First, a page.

The Death of Kristopher Hampton

Dwight A. Moody


Tuesday morning, Kristopher Hampton died. He was 41, and his death was both sudden and unexpected.


I note this because, first, Kris grew up with my boys in Pittsburgh, Pennsylvania; and second, he and his family were faithful members of the small Baptist church of which I was pastor for almost a decade. As such, we sang together, prayed together, ate together, traveled together, and even found seats together in Three Rivers Stadium to watch the Pittsburgh Pirates play baseball. I once caught a Barry Bonds foul ball, a catch that earned me five seconds of fame on ESPN Sports Center.


I remember Kris. He was fun-loving and happy, with long, light hair and a wide smile. He was nice to have around and never a problem.


But like my two sons, launching into the world of work and love and money proved difficult. He wandered through music and trades and places, finding and losing love, trying this and starting that, searching for himself and his place in the world. But it wasn’t the search or the struggle did him in. Two days ago, he took a gun to his head.




Depression is a killer. It kills the spirit.  It kills the mind.  It kills the soul. And if there is a gun laying around, it kills the body.


Every year in America, 40,000 people take their own life; most of them use a gun. Every day in America, on average, 58 people use a gun to kill themselves.


The intersection of depression and guns is a deadly place to be. But depression itself is a sad site to call home. It is a mystery how people find themselves living in the fog of depression. Mostly, we don’t know how we get there, and mostly, we don’t know how to get away from there.


And more people than you think are living there.


Like the young preacher whose sermon I read yesterday. I am editing 65 sermons delivered by young preachers at the 2018 National Festival of Young Preachers. “I take a handful of pills every morning,” she said, opening her sermon. “Most of them are for depression.”


Who would have thought a preaching theme like “Worship the Lord” and preaching texts like the Book of Psalms would inspire so many confessional sermons about depression and despair. Among young people, 15, or 20 years younger than Kris Hampton.


“It’s easy to sympathize with someone whose leg is broken,” she preached, “or with someone who has the flu. You can see those things. You can’t see what I have. They call it mental illness, but it really just means my brain is broken.”


With each short paragraph of her surprising sermon, the young preacher offered a prayer. Like, “Come quickly, Lord Jesus, and answer me, for my depression deepens.”


She continues: “It wasn’t always like this. I used to be happy….I could be happy, or sad, or angry, or excited, or any other number of things. Now it’s just sad. Or I feel nothing at all.”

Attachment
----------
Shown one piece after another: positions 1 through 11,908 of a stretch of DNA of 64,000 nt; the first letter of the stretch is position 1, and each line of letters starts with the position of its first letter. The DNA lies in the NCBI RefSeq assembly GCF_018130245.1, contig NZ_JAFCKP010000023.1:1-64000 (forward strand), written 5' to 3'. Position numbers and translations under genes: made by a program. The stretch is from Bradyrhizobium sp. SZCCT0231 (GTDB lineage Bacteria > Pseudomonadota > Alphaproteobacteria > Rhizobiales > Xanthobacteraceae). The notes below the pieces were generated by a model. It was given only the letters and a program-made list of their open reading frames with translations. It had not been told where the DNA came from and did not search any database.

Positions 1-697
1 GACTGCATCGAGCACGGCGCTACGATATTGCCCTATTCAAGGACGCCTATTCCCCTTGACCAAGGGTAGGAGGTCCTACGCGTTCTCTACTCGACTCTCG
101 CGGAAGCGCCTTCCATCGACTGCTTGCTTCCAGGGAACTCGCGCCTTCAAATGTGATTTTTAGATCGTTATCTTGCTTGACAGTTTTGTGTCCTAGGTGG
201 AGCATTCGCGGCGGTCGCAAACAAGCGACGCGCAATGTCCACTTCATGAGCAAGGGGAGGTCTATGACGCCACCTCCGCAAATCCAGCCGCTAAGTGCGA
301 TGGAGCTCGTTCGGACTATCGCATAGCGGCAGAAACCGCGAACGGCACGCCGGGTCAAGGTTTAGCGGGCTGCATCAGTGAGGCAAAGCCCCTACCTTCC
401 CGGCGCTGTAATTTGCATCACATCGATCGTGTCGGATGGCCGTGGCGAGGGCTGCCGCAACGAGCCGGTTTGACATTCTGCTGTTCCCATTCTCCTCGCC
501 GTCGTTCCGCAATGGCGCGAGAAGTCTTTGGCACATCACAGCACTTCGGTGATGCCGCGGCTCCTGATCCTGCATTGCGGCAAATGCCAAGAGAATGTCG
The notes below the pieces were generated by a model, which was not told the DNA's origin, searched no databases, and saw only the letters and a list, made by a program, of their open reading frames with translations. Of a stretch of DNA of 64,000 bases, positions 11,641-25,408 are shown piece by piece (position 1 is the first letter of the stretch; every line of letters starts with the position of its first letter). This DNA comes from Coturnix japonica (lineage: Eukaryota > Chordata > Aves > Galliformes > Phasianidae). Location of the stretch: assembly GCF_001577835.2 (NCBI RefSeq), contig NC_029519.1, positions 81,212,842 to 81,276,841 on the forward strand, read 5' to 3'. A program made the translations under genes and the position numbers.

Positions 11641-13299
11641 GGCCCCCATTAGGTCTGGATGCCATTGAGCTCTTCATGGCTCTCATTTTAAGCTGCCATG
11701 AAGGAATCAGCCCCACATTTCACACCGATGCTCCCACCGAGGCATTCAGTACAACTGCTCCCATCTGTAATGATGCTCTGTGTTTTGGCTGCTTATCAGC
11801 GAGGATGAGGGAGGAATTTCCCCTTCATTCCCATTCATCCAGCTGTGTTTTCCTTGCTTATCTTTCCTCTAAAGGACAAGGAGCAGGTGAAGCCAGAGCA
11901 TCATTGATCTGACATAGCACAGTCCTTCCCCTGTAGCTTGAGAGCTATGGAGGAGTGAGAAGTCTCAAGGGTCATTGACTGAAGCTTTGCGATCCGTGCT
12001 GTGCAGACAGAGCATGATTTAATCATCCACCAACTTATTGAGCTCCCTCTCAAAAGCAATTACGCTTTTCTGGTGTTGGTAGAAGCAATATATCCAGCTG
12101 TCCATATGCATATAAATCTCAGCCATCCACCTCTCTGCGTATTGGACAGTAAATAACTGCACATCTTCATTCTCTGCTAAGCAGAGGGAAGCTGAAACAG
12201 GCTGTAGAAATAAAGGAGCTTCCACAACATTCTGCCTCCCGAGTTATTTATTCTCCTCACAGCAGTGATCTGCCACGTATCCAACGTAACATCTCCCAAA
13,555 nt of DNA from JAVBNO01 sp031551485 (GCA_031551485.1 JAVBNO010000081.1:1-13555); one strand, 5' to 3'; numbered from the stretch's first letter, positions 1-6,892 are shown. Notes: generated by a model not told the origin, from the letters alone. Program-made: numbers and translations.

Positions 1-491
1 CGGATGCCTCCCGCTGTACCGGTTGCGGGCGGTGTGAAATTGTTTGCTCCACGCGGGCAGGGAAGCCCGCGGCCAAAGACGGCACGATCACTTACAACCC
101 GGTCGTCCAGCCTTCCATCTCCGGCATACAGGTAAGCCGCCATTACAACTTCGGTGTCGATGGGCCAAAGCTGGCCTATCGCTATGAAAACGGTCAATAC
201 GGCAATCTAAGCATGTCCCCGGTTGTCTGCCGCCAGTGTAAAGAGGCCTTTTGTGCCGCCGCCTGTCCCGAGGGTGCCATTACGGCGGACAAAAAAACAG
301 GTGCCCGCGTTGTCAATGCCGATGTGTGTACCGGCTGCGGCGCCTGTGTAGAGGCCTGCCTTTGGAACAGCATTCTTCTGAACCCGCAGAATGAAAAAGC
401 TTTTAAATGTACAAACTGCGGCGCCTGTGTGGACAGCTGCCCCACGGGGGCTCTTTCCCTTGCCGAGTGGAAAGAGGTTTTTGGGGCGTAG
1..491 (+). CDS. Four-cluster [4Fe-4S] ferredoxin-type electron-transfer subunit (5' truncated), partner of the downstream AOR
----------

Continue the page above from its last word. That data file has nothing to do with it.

It is a heavy burden to carry, not only by the one stricken, but also by all those who love and care for the one depressed. Like my friends Nancy and Don Hampton in Pittsburgh. “We tried everything,” Nancy said to me over the phone, echoing so many parents and wives and children and friends of so many people everywhere.


Where did all this depression come from? I ask myself. Is there more of it now than there used to be?


It was Rosalynn Carter who took mental illness as her national platform while serving as First Lady. That was about the time officials around the country closed down mental health hospitals. It was a well-meaning strategy, a pushback against the ware-housing of crazy people.  But what happened? they all moved to the streets. They live under bridges and in jails. The Los Angeles County Jail is the largest mental health facility in the country, I once read. I believe it.


Both of my boys have been diagnosed with mental illness: some combination of bi-polar, anti-social, schizophrenic, schizoaffective, and yes, depression.  Like most poor people with adult onset of such diseases, it is hard to get treatment, very hard to maintain it, and even harder to pay for it once secured. It drives many people into poverty. It pushes others to pick up a gun.


On Monday one son of mine entered the psychiatric hospital here on St. Simons Island seeking treatment, yet again, for his depression. And on Tuesday his boyhood friend Kris Hampton picked up a gun and put an end to his. My heart is broken. I am sad. On Saturday Nancy Hampton will attend a funeral, and on Sunday I will visit a hospital. I am so sad.


“Bless the Lord, O my soul, and forget not his benefits” my favorite Bible passage reads; it continues: “The Lord forgives all our sins and heals all our diseases…” (Psalm 103).  I put down my Bible and add my own prayer: “How long, O lord, how long?”